Accepted paper:

Mitigating uncertainty with trust and respect in banana-growing communities on the Dominican-Haitian border


Kimberly Wynne (University of Oslo)

Paper short abstract:

Drawing on ethnographic fieldwork among Dominican and Haitian neighbors and coworkers in the Dominican Republic, I show how a national issue of border insecurity and economic dependency is negotiated at the local level and how moralities are enacted through the everyday mitigation of mistrust.

Paper long abstract:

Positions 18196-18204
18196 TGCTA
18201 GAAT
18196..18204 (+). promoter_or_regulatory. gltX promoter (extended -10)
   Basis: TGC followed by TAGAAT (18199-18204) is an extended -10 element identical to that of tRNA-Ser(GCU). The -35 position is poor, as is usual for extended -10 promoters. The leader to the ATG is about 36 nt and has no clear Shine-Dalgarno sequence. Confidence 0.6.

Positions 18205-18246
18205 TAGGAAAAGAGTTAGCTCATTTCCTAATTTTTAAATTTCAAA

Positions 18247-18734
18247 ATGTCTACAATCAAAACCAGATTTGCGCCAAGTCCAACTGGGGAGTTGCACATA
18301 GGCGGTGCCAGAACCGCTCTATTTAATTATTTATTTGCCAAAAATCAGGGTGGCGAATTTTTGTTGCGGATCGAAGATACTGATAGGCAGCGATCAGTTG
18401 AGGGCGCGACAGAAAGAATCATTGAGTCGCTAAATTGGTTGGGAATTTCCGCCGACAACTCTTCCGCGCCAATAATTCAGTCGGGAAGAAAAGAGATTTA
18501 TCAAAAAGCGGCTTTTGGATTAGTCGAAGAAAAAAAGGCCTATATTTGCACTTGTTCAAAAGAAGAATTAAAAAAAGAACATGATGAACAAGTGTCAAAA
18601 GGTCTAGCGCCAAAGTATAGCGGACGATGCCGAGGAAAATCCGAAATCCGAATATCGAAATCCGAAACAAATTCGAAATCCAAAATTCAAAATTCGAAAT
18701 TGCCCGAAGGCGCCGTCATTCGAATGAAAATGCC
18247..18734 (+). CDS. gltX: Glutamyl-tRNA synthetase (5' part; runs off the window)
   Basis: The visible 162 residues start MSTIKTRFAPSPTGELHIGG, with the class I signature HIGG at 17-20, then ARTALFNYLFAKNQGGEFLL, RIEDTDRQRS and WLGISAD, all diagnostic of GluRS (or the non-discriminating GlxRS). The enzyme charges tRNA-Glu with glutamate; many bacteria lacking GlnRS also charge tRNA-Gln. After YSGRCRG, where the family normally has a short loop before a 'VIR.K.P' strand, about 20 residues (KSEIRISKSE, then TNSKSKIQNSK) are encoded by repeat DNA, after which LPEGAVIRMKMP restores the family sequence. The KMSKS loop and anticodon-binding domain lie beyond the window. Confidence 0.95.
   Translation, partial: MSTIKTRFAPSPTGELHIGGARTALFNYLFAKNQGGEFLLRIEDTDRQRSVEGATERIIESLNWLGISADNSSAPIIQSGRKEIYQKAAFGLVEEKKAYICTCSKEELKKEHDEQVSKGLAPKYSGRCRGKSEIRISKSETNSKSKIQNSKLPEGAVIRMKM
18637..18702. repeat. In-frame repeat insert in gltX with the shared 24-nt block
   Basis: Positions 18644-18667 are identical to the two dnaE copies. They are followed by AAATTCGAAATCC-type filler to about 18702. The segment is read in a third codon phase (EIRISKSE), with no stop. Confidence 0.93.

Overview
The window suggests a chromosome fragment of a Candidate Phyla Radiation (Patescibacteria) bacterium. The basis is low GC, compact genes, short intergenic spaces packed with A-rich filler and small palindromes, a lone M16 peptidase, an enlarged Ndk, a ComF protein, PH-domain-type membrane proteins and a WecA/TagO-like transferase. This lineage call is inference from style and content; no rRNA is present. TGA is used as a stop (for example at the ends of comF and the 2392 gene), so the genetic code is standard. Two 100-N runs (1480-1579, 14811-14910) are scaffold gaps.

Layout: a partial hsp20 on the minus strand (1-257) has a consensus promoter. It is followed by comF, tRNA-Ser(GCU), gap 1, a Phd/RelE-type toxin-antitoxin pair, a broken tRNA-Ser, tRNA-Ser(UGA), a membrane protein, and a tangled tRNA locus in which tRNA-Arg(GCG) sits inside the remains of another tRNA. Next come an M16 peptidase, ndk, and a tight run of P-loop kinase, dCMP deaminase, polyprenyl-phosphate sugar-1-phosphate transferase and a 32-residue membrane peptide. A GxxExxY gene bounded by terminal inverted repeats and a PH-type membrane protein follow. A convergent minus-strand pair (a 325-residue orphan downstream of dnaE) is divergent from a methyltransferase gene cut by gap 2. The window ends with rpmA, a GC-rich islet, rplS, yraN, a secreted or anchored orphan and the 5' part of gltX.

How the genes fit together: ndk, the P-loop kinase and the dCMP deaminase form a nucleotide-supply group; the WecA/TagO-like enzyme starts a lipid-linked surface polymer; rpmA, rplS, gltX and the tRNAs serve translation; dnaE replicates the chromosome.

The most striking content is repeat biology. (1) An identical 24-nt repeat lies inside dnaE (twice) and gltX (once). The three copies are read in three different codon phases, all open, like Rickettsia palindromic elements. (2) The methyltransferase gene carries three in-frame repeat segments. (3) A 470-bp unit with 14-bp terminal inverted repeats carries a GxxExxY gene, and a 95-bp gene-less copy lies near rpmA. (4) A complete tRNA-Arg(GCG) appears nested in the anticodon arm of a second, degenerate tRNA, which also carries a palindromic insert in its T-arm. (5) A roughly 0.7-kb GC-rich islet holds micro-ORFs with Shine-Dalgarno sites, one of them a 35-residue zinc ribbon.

Haitians have long been migrating to the Dominican side of Hispaniola to fill the country's demand for workers in the production of agricultural exports. Though Haitian migrants and their descendants have become a significant part of the population, their presence sparks an ongoing debate as the state struggles to balance the economic need for migrant workers with the political desire to exclude Haitians from Dominican society. In this paper I show how this balancing act is negotiated at the local level among Dominicans and Haitians who rely on each other for economic gain. Drawing on ethnographic fieldwork in small banana-growing communities of northwestern Dominican Republic, I explore how Dominican residents negotiate the nagging threat of residing and working among Haitian migrants whose numbers are steadily increasing. In spite of an acknowledged economic dependency, Dominican residents feel threatened by the unregulated flow of Haitians into their communities. I argue that Dominican residents cope with their feelings of distrust and uncertainty by cultivating a moral superiority over their Haitian neighbors through everyday activities such as joking, gossiping, and personal grooming. The careful balance of trust and respect necessary for economic livelihoods breaks down when a moral transgression occurs such as the physical or spiritual attack of a Dominican by a Haitian. A process of moral reasoning follows as residents attempt to restore a sense of security. By focusing on moments of moral reflection, I shed light on how residents coping with precarity creatively respond to moral shifts impacting their communities.

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